Thu, 14 Jan 2010 08:01:00 UTC | #431674

Quetzalcoatl's Avatar Comment 5 by Quetzalcoatl

Don't feed the troll, please.

Thu, 14 Jan 2010 09:07:00 UTC | #431681

MattHunX's Avatar Comment 6 by MattHunX

I'm not a law student, and maybe my interpretation is wrong, but

"#24, May legislative bodies hire chaplains and open legislative sessions with official prayers? The answer is "yes". The signers acknowledge that such practices have an "unambiguous and unbroken history" going back 200 years that the Supreme Court (March v. Chambers) concluded has become part of the fabric of our society and that the draftsmen of the Constitution did not see as a threat to the Establishment Clause."


How's that exactly a step in the right direction? From our point of view.

and...


Before the backers and opponents of legislative prayer begin, respectively, to cheer or groan, they should read what else consensus item #24 has to say on the subject. Legislative prayers must be non-sectarian in nature as a later court found the prayer in the March v. Chambers to be. In that case, the legislative chaplain "removed all references to Christ." Official prayers become impermissible when government attempts "to proselytize or advance any one, or to disparage (any) other faith or belief."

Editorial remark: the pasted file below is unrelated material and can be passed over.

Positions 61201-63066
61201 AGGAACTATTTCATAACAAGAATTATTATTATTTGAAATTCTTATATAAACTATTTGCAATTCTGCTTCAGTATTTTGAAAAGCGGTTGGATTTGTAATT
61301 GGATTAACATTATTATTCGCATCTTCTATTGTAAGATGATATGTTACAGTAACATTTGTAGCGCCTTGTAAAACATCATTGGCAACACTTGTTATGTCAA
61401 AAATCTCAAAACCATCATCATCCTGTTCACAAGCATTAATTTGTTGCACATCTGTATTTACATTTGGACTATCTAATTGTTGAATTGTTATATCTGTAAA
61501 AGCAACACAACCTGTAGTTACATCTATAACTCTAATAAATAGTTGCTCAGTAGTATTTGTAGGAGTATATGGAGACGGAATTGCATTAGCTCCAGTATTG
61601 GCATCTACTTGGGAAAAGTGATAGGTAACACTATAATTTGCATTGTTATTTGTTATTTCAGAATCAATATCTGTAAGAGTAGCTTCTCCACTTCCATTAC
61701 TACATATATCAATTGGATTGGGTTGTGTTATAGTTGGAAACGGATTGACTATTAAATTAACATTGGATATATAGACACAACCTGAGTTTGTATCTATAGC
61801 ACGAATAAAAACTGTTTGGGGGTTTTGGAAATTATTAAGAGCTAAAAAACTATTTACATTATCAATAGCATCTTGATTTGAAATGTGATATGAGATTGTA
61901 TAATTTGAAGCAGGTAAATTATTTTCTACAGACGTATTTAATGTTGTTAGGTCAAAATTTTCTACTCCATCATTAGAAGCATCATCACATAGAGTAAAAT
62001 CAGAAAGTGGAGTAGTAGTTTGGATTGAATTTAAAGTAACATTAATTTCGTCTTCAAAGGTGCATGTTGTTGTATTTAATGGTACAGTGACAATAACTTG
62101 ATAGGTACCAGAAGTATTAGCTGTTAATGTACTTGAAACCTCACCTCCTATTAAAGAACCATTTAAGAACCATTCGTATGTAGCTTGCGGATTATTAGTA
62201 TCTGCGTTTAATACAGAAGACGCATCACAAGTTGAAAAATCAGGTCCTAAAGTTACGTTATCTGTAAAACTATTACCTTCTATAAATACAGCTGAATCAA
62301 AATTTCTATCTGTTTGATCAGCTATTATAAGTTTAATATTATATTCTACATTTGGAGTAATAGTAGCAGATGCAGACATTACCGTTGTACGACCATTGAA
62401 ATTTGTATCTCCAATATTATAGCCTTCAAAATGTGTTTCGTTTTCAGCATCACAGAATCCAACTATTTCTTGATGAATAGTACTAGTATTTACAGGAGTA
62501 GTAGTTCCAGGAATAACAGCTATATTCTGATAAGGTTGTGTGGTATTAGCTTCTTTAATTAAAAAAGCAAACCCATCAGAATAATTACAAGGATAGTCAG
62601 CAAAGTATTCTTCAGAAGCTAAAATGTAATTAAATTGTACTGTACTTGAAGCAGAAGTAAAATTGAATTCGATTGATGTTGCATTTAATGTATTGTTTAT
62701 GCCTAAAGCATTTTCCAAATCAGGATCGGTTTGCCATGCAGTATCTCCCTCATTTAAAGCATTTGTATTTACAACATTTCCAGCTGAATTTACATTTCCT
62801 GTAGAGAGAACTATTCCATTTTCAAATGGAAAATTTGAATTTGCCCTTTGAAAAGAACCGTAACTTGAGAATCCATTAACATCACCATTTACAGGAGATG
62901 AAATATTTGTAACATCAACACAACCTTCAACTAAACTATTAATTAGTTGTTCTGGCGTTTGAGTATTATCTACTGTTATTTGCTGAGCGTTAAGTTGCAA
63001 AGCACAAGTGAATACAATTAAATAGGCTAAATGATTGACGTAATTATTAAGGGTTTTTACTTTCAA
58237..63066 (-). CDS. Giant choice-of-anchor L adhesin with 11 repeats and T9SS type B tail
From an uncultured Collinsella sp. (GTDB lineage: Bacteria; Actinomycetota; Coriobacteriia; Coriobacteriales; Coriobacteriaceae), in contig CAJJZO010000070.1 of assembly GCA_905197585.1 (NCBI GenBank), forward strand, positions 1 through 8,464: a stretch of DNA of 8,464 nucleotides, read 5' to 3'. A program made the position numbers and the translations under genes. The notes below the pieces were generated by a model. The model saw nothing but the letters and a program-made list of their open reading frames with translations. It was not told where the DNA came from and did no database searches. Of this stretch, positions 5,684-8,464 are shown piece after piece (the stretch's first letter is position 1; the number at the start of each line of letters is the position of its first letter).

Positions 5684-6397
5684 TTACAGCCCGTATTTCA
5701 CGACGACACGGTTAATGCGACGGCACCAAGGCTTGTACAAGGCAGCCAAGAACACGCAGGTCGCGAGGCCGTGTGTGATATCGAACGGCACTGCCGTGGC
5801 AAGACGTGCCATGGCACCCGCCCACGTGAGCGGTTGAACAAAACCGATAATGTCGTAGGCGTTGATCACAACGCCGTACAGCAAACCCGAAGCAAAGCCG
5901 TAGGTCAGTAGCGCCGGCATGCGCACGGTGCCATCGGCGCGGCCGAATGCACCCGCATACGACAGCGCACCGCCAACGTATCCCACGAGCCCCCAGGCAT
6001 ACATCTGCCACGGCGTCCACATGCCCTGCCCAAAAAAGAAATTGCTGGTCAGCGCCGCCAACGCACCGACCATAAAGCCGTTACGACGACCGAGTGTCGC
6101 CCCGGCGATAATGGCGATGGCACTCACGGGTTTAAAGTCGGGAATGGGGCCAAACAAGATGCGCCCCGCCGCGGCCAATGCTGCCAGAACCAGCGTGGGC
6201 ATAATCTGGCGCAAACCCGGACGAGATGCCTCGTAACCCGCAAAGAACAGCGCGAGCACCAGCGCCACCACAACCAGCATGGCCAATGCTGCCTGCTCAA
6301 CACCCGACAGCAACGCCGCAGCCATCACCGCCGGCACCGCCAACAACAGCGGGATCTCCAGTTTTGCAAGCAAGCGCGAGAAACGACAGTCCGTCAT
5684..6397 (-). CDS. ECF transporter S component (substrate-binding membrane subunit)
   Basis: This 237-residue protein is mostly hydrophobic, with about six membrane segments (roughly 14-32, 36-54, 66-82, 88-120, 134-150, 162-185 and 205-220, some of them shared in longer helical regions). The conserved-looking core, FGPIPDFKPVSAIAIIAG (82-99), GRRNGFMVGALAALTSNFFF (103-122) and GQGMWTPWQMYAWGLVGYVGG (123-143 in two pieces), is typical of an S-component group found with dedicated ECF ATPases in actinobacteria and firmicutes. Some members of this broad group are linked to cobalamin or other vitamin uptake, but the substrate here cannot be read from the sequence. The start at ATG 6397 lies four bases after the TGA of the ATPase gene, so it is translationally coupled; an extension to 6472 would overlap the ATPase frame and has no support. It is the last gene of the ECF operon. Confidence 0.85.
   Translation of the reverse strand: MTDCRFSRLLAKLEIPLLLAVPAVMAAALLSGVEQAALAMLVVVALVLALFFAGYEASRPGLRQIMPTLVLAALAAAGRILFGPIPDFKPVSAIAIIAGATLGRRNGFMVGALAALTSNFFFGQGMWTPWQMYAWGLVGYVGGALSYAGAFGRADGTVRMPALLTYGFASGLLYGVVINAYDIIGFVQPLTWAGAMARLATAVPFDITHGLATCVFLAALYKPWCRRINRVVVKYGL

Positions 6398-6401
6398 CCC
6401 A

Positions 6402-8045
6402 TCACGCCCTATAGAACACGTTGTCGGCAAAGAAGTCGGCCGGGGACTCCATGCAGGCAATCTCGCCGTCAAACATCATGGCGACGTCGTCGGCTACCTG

Then what's the point...?


Anyone ran through the PDF? I DL-d it.

Thu, 14 Jan 2010 09:08:00 UTC | #431682

mixmastergaz's Avatar Comment 7 by mixmastergaz

(with apologies to Quetz, who is right of course, but I can't resist)

Surely "King off-right" is a regal cricketing term like "silly mid-off"...

On-topic

I imagine agreeing to non-denominational prayer, and avoiding direct references to Christ in public prayer ruffled a few feathers amongst the Southern Baptists. But they have no integrity so they'll say that they agree and then go ahead and do whatever the hell they want anyway...

Thu, 14 Jan 2010 09:55:00 UTC | #431692